For those who have spent all or most of their life in the Church, let me say this: We must remember a nonbeliever does not know the joy we know through Him. We must also remember a non-believer may also bear scars from prior encounters from our fellow Christians. We must be inclusive and empathetic, open minded and thick-skinned, and most of all, we need to love on non-believers as we do believers. As I look at my lost brothers and sisters, I feel their pain and loneliness; however, because God loves ALL his children, I am forever grateful and hopeful.
Our time here on earth is all about relationships with other people, as well as, our relationship with God. It’s important to invest the lives of others and sincerely get to know them. We can say things as a friend we cannot say as a stranger. It is impossible to know someone’s needs until you get to know the person. Listen to the still, small voice and remember to use a still small voice in your relationships with others. Colossians 4:5-6 NLT:
Live wisely among those who are not believers, and make the most of every opportunity. Let your conversation be gracious and attractive so that you will have the right response for everyone.
I realize as I write this post how much I need to work on forgiveness. How can I expect God’s forgiveness yet not forgive others who hurt me when I was a non-believer? I know I’ve got a long way to go; but with God’s help, I will get there.
Two final thoughts:
The first is attributed to St. Francis of Assisi: “Preach the gospel always; if necessary, use words.” I love that saying! One must absolutely live the gospel first.
The second thought is inspired by 1 Corinthians 13:1-7 and came to me first through the gift of music (Proof of Your Love, by For King and Country):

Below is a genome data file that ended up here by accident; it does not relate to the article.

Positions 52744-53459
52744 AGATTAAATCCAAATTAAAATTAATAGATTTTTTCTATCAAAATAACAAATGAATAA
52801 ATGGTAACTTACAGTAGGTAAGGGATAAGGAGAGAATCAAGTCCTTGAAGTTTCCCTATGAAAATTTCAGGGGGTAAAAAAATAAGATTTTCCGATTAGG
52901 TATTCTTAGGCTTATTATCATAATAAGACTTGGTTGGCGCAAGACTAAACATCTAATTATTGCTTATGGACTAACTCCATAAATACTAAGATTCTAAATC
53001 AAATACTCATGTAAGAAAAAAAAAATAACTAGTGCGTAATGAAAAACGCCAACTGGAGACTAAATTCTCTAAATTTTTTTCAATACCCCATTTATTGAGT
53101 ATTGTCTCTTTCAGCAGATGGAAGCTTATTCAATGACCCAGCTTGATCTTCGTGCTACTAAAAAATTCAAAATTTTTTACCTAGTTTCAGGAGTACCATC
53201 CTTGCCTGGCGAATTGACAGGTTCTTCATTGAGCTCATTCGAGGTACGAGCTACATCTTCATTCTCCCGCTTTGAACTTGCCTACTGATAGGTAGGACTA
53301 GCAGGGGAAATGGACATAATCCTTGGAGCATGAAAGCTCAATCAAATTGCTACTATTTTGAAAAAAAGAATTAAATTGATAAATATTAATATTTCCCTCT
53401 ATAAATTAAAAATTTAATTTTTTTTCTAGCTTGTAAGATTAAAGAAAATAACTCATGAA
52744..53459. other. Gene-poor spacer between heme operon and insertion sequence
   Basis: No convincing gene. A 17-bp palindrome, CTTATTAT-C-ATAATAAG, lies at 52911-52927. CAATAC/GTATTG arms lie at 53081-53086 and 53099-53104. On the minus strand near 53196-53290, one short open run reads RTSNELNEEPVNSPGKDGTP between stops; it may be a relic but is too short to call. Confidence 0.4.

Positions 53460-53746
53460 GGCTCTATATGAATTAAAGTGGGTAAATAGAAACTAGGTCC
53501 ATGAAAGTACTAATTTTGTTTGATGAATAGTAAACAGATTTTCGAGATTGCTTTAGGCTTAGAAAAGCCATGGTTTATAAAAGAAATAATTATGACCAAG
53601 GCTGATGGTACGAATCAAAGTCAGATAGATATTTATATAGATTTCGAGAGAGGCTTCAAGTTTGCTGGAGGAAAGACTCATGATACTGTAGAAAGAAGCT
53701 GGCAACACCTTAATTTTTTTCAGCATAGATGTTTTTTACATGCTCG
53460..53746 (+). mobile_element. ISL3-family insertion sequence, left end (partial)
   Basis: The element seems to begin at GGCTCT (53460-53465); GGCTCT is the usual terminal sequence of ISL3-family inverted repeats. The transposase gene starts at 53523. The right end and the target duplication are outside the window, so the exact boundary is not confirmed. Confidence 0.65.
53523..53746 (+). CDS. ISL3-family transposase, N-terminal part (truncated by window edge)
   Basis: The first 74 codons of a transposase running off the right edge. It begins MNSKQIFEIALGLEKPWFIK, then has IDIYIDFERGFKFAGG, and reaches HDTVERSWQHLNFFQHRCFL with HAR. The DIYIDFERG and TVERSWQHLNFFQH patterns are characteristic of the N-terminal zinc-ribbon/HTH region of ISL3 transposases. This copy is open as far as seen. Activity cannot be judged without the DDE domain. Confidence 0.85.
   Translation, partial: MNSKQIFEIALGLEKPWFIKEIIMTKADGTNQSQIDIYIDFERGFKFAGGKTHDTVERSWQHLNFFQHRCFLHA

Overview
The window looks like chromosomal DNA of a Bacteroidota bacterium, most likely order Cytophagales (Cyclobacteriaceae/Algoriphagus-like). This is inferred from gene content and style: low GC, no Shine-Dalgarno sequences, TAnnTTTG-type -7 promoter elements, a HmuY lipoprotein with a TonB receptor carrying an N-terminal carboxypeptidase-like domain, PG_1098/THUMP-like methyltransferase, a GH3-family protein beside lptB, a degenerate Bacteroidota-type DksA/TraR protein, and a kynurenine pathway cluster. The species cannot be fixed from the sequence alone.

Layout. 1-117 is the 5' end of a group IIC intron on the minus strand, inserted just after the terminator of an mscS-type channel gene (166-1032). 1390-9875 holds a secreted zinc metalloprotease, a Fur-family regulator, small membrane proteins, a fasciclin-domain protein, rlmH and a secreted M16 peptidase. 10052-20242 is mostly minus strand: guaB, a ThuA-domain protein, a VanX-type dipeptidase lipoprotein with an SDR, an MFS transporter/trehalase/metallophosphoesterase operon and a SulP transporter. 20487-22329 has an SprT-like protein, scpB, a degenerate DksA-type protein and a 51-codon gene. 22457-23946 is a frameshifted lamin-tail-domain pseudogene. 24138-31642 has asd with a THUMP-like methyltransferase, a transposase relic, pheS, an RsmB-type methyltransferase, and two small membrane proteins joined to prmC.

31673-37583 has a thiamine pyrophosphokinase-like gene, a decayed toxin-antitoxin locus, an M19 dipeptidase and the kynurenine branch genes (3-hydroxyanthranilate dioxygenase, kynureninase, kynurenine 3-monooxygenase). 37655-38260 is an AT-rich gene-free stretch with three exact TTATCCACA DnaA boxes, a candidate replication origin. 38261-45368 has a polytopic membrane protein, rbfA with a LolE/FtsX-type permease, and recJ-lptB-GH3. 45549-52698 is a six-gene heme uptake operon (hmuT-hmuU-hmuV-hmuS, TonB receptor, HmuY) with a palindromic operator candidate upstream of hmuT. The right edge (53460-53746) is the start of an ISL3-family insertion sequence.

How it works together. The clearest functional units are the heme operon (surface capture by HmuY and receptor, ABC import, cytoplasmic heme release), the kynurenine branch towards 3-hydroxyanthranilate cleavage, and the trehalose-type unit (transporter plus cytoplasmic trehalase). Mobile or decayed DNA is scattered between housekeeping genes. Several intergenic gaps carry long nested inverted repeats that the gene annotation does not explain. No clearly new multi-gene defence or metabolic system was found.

If I speak with human eloquence and angelic ecstasy but don’t love, I’m nothing but the creaking of a rusty gate.
If I speak God’s Word with power, revealing all his mysteries and making everything plain as day,
and if I have faith that says to a mountain, “Jump,” and it jumps, but I don’t love, I’m nothing.
If I give everything I own to the poor and even go to the stake to be burned as a martyr, but I don’t love, I’ve gotten nowhere.
So, no matter what I say, what I believe, and what I do, I’m bankrupt without love.
The blog post below was written by my husband. Enjoy!
– The In-Place Missionary
I grew up always going to church. My parents were both Christians and were always heavily involved in the churches we attended. We were members of three different churches throughout my childhood and my late twenties. The churches were of different denominations, but I would consider all of them traditional and conservative. The Sunday morning services were structured and usually similar – sing a few hymns or praise songs and listen to a sermon. There were also different things going on at times other than on Sunday mornings, such as a Wednesday night supper, small group meetings, student ministry activities, etc.
In all my years growing up in the church, it always seemed the sermons were always basically about how I should act and live my life – I should tithe 10% of my income, I shouldn’t curse, I should do this list of things to be a better parent, etc. I don’t say this to imply that there is anything wrong with that. Those things are true. There is nothing wrong with getting instruction on how to “be a better Christian.” The problem was that I didn’t realize there was so much more to God than what I had experienced up to that point in my life.
The turning point for me began when I went to a conference at a local church that was actually very close to my house. My wife had a friend at work who told her about the conference, and she agreed to go. The conference was Friday night and Saturday morning. I missed the Friday night service because of work. My wife got a friend to go with her on Friday; I joined them Saturday morning. When I first walked into the building, I noticed you could feel God’s presence overwhelmingly in the church. The service started with worship music, but it was not the kind I grew up experiencing. I wasn’t familiar with the songs, but it wasn’t the songs or the musicians or singers that struck me. It was the way the people in the congregation were worshipping. I could tell they were really singing the songs to God and pouring their heart and soul into worshipping Him. They were crying out to God and sometimes shouting and dancing, but I sensed it was not for show. During worship services I had previously experienced in other churches, people stood around and sang, a small number of people might close their eyes, or a couple of people may lift a hand while singing. It was completely different from what I was familiar with.